• Denial: These attacks are categorized as denial of service (DoS) and distributed denial of service (DDoS). In DoS, the attacker uses his own devices to prevent the server from providing services to network members. This attack targets security requirements (CIA), while in DDoS the attacker uses his own devices as well as network devices to quickly destroy the network [96, 93, 98, 92].

  • Cyber: An attacker creates websites such as phishing attacks or social pages for Facebook and Twitter, such as social media attacks, to trick the user into believing that these websites are legitimate websites or pages. The user enters his/her confidential information such as username, password and card number in these counterfeit websites to allow this information to be accessed by the hacker [95, 97].

  • Modification: This attack changes, delays, rearranges users’ data packets after gaining the attacker’s access as a legitimate user or the attacker may be a legitimate member of the network (internal attack). Any change to this data can cause problems for the user such as changing medical or diagnostic reports in e-health applications [96].

Figure 2: Classification of non-physical attacks
5.1.1.3 Security Requirements

The ECDSA algorithm provides three security requirements: authentication, integrity, and non-repudiation. But integrating the ECDSA algorithm with security mechanisms such as encryption and authorisation provides many security requirements (such as confidentiality, authorisation, availability, accountability, forward secrecy, backward secrecy, auditing, scalability, completeness, anonymity, pseudonymity, and freshness) when used in applications like e-health, e-banking, e-commerce, e-vehicular, and e-governance. We will provide a brief explanation of the security requirements that provided by ECDSA as in the following.

  • [noitemsep,nolistsep]

  • Authentication has been used to authenticate legitimate users or data in the network to prevent anyone else from accessing it. Namely, if the users’ identities or data is a trusted source in the network it is accepted, but if an unknown source it is ignored [102]. Many attacks such as brute-force, keylogger, and credential guessing attempt to penetrate the signatures’ authentication service.

  • Integrity has been used to ensure that the transmitted data has not been tampered with or edited by the adversary [92]. Many attacks such as MITM, replay, hijacking, and phishing attempt to penetrate the signatures’ integrity service.

  • Non-repudiation has been used to detect the compromised nodes via the sender who cannot deny his message [98]. Many attacks such as repudiation, masquerading, and social media attempt to penetrate the signatures’ non-repudiation service.

5.1.2 Physical Attacks and Countermeasures

Physical attacks are passive or active attacks. The attacker applies a passive physical attack to analyse the signatures and breaks the authentication property (gets the private key) to become a legitimate user in the network. On the other hand, the active physical attack attempts to penetrate the integrity or non-repudiation property to change signatures and messages transferring between the network’s nodes. Many physical attacks have applied on ECC/ECDSA. These attacks exploit some problems in these algorithms in order to access the private key [4, 43]. These problems include:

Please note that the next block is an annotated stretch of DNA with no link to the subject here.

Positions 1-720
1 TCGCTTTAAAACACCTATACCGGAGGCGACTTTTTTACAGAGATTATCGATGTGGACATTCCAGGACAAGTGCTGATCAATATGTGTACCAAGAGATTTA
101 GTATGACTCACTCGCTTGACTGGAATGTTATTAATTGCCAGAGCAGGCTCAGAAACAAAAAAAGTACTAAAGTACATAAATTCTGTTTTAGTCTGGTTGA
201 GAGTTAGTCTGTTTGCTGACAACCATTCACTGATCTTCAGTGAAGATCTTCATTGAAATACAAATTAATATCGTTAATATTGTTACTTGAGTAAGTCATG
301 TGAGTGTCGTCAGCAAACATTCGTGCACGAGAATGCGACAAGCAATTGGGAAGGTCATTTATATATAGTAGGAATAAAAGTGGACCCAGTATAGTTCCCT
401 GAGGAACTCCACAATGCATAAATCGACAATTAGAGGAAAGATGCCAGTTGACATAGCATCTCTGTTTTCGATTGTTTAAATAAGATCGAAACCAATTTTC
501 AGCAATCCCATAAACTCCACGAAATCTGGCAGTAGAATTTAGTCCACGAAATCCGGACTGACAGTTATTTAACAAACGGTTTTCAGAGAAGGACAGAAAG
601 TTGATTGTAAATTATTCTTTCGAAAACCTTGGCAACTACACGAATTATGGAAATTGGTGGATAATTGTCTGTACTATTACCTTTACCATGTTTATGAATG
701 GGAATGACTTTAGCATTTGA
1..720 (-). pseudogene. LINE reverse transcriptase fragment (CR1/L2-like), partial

• [noitemsep,nolistsep]

  • The power consumption

  • Electromagnetic radiation

  • Computation time

  • Errors

5.1.2.1 Passive attacks

This type of attacks do not tamper with or modify the data but analyses the leaked bits of data (such as the scalar’s bits). These attacks take advantage of the different running time for operations, power consumption and electromagnetic radiation. The attacker tries to get some bits leaked from to produce the full value of . The attacks that exploit the power consumption and electromagnetic radiation to detect are called side channel attacks (SCAs). SCA attacks consist of a suitable model, power trace, and statistical phase [4]. In these attacks, the attacker monitors the power consumption and exploits the unintended outputs (side-channel outputs on the secret key) of the device [13]. Leakage power consumption is divided by the transition count leakage and Hamming weight, where the first depends on the state variable bits at a time, while the second depends on the number of 1-bits treated in time [103] by tracking voltages of the device. SCA uses many methods to detect bits such as the analysis of the distinction between the addition formula operations, creation of a template, statistical analysis, re-use values, special points, auxiliary registers, and the link between the register address and the key [43] (passive attack is described in Figure 3). SCA attacks (passive) consist of four major attacks:

  • [noitemsep,nolistsep]

  • Simple power analysis (SPA)
    In this attack, the attacker relies on a single trace of power consumption to detect the secret key bits. The attacker extracts these bits based on power consumption discrimination in the addition formula (point addition (PA) and point doubling (PD)) [13, 43].

  • Timing attack